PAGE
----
Shades of Grey, by Jasper Fforde

We all know I love Jasper Fforde, the creator of the lovely Thursday Next and Nursery Crime series. He writes novels that are ridiculous in just the right range to be delightful and crams in literary and cultural references in places that I did not know such references could exist. If you’ve read and liked his other novels, go read this one. You don’t need any convincing. If you haven’t read his other novels, a) what are you waiting for and b) you are so missing out.

Shades of Grey is the first in a new series with the same name — this one is officially subtitled The Road to High Saffron. In it we meet our hero, Eddie Russett, a “red” who is being sent out to East Carmine to conduct a chair census because he “needs humility,” at least according to the badge he’s required to wear.

I know, I know, you’re like, “Um, a red? A chair census? Wearing a badge that says ‘needs humility’?” And it’s really hard to explain without just quoting the entire book, so go read it! But basically, Fforde has created a world in which people are mostly color-blind — some can see red (and are thus called Reds and get last names that are shades of red), some can see blue, some can see yellow, and some can see combinations of two, but no one can see all three, or even 100 percent of one. And of course some can see so little that they are simply called Greys. As to the chair census, well, this world is governed by about a billionty-six rules (er, Rules) that proscribe everything from the clothes one should wear while travelling to the number of chairs that should be available in a given area (1.8 per person, of course). And when certain Rules are broken, Rule-breakers get to wear a little badge that lets the world know what they’ve done. Wonderful!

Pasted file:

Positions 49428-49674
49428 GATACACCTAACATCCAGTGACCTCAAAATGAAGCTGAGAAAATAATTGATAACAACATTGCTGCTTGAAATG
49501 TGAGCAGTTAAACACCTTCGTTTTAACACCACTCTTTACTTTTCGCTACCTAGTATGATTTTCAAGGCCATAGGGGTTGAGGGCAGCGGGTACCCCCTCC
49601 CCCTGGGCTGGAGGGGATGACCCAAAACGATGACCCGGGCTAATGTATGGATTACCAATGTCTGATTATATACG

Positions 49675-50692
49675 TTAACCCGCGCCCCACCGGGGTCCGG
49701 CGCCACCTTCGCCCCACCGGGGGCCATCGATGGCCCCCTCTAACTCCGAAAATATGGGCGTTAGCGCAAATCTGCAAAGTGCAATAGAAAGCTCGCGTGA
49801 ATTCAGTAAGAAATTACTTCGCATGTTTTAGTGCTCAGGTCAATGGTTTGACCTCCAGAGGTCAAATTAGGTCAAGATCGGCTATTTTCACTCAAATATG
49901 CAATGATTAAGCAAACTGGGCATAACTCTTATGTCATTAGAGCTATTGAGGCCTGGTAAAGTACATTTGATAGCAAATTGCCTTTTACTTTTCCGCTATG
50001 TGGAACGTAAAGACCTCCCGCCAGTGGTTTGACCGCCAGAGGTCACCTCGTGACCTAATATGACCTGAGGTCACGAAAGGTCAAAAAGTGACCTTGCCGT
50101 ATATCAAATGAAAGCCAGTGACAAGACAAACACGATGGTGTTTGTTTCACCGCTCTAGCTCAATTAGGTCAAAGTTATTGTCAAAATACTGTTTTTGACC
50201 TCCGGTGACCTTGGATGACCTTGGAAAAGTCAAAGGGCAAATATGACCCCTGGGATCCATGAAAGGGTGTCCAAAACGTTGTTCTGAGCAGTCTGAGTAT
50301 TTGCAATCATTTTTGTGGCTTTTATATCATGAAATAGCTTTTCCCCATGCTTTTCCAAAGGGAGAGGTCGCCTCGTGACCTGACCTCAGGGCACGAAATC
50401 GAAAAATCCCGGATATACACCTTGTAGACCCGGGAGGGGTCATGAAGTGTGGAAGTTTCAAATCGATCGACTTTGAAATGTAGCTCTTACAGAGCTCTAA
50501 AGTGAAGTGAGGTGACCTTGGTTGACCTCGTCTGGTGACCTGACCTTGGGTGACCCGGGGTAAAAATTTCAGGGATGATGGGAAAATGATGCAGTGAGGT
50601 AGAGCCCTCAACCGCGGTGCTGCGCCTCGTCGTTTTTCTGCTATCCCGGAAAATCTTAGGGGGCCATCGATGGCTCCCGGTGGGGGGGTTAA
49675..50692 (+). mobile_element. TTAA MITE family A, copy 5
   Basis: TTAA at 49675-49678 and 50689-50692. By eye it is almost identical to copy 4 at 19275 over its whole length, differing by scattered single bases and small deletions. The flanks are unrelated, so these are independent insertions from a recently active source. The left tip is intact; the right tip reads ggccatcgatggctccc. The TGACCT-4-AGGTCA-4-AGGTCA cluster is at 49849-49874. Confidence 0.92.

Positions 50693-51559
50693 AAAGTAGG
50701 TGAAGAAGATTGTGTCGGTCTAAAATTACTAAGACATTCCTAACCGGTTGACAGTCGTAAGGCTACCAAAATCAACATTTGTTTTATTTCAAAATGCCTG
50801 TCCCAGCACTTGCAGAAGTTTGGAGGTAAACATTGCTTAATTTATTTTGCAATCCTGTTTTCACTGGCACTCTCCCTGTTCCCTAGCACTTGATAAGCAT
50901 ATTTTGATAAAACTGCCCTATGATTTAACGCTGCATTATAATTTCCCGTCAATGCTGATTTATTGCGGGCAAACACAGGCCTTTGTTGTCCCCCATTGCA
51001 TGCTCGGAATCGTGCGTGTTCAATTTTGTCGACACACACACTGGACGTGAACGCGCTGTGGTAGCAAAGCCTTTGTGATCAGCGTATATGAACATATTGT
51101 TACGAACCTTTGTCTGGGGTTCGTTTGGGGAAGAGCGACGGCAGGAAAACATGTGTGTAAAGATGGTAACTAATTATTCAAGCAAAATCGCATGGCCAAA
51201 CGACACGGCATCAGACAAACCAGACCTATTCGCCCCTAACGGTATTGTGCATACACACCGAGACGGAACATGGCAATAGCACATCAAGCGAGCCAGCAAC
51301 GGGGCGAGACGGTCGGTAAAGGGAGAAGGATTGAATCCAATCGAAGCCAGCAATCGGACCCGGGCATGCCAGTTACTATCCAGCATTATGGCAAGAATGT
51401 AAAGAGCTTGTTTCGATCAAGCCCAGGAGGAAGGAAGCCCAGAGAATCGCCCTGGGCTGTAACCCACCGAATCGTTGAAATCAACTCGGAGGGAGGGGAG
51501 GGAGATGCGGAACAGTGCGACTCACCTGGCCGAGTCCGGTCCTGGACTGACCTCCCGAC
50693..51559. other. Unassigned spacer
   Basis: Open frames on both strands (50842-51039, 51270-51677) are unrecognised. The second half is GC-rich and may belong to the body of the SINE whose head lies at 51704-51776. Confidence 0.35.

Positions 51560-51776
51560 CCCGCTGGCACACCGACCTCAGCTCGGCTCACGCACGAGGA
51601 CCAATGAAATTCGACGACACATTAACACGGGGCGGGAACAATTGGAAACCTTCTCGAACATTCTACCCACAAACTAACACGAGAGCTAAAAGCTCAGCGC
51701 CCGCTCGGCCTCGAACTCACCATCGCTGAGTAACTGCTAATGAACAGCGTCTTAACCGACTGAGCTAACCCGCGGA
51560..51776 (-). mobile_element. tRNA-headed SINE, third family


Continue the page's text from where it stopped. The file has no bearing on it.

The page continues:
Anyway, back to Eddie — he never gets his chair census done because as soon as he arrives in East Carmine, he starts to think weird things might be going on and to ask a lot of questions that let him know that, yes, really weird things are going on. Like, how did his new housemaid, Jane, beat him and his father from Vermillion to East Carmine when they took the train and she didn’t? How did the town Swatchman (read: doctor) manage to fatally mis-diagnose himself, or did he? Are wheelbarrows made of bronze?

So, yes, it’s all insane, but entertainingly so. Eddie is a great character who goes from uptight Rule-respecter (if not -follower) to slightly less uptight Rule-questioner to a man eaten by a yateveo tree, and Jane is just plain awesome with her threats of violence and cynical attitude (and has a cute retroussé nose), and I can’t wait to see what Fforde has up his sleeve for the next two books.

Rating: 9/10
(A to Z Challenge, Support Your Local Library Challenge)

See also:
Shelf Monkey

Pass me yours, if you’ve got ’em.